It surprises some that eminent domain in New York can be utilized to acquire property interests other than real estate fee title and trade fixtures.  Section 103(F) of the Eminent Domain Procedure Law (EDPL) defines real property as including “all land and improvements, …all easements and hereditaments, corporeal or incorporeal, and every estate, interest and right, legal or equitable, in lands or water, and right, interest, privilege, easement and franchise relating to the same, including terms for years and liens by way of mortgage or otherwise.” Section 708 of the… read more

Posted in EDPL Section 708, Personal Property, Right of First Refusal
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CAREFUL JUDGE – THAT CONDEMNATION IS CONSTITUTIONALLY PROTECTED

We have written on this subject before, but somehow some judges do not get it.  A condemnation proceeding is not like private litigation.  A condemnation claim is the enforcement of a constitutional mandate that just compensation be paid. Even if the claimant fails in the burden of proof, it is not that he will be non-suited and receive no compensation.  Rather, in this worst-case scenario, the claimant will simply receive the amount proven by the condemnor.  In New York, the burden of proof is on the court to assure that… read more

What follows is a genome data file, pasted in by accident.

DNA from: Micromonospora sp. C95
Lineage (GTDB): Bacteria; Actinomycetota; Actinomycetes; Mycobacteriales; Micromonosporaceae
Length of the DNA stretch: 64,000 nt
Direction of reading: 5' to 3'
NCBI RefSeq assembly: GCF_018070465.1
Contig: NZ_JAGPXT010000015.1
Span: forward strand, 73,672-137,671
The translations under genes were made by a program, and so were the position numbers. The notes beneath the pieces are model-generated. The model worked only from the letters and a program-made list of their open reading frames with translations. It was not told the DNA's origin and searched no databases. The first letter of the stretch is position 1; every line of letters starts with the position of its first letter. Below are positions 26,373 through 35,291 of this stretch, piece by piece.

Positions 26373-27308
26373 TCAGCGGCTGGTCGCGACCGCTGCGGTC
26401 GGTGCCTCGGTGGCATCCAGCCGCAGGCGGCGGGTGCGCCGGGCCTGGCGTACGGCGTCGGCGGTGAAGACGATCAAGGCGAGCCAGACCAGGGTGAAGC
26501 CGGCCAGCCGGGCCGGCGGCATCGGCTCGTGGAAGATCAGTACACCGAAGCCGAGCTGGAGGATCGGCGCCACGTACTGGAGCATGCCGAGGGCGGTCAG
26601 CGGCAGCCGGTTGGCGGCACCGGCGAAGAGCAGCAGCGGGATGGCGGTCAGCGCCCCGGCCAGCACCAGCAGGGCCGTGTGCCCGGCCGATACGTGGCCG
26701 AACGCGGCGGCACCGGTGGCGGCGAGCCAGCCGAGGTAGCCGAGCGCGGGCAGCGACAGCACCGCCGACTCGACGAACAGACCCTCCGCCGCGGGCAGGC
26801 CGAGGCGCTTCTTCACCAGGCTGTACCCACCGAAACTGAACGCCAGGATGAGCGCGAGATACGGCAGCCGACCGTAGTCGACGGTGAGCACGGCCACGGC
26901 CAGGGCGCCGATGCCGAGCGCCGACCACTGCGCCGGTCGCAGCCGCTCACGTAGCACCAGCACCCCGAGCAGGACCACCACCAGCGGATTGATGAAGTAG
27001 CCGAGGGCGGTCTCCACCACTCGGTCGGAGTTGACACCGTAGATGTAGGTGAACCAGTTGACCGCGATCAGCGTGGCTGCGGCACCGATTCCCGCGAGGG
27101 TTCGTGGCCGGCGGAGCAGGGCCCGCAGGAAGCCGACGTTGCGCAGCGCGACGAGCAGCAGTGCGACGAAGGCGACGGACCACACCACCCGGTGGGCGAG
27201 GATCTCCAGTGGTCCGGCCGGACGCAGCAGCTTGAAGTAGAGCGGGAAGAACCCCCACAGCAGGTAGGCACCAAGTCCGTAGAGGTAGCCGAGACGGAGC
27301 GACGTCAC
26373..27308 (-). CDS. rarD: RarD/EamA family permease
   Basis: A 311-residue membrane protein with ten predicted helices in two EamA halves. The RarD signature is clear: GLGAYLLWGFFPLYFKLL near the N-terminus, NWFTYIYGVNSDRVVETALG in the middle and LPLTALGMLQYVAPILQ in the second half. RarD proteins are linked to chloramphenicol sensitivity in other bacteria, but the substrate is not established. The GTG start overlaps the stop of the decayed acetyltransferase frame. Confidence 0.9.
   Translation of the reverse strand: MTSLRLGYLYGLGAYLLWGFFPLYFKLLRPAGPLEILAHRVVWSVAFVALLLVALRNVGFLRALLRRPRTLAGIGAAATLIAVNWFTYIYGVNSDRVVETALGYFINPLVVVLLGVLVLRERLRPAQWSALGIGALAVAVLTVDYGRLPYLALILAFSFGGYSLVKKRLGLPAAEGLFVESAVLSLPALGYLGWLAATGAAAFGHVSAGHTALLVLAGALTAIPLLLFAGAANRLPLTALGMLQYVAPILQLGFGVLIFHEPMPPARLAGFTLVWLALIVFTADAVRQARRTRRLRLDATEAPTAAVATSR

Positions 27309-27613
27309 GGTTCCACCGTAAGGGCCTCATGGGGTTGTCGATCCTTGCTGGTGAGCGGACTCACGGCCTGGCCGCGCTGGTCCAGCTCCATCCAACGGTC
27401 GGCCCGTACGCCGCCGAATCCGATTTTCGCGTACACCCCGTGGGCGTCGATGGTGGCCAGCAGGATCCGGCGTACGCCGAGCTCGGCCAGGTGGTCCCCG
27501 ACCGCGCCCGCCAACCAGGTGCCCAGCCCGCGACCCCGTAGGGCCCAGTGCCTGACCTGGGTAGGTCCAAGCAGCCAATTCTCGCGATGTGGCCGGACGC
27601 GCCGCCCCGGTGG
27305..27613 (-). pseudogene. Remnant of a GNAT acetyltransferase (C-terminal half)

Posted in Burden of Proof, Offer & Compensation, Trial Preparation
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THINK TWICE BEFORE AGREEING TO ALLOW STREET ARTISTS TO PAINT ON YOUR BUILDING

The United States District Court for the Eastern District of New York refused to set aside the Court’s findings of fact and conclusions of law and grant a new trial to Cohen et al. v G & M Realty L.P. et anos, Case No. 13-CV-05612 (FB) (RLM).  In an unusual decision, Senior District Judge Frederic Block awarded $6,750,000 as statutory damages for the willful destruction of Plaintiffs’ works of visual art by Defendant Gerald Wolkoff.  The art was graffiti on a group of dilapidated buildings in Long Island City, Queens. … read more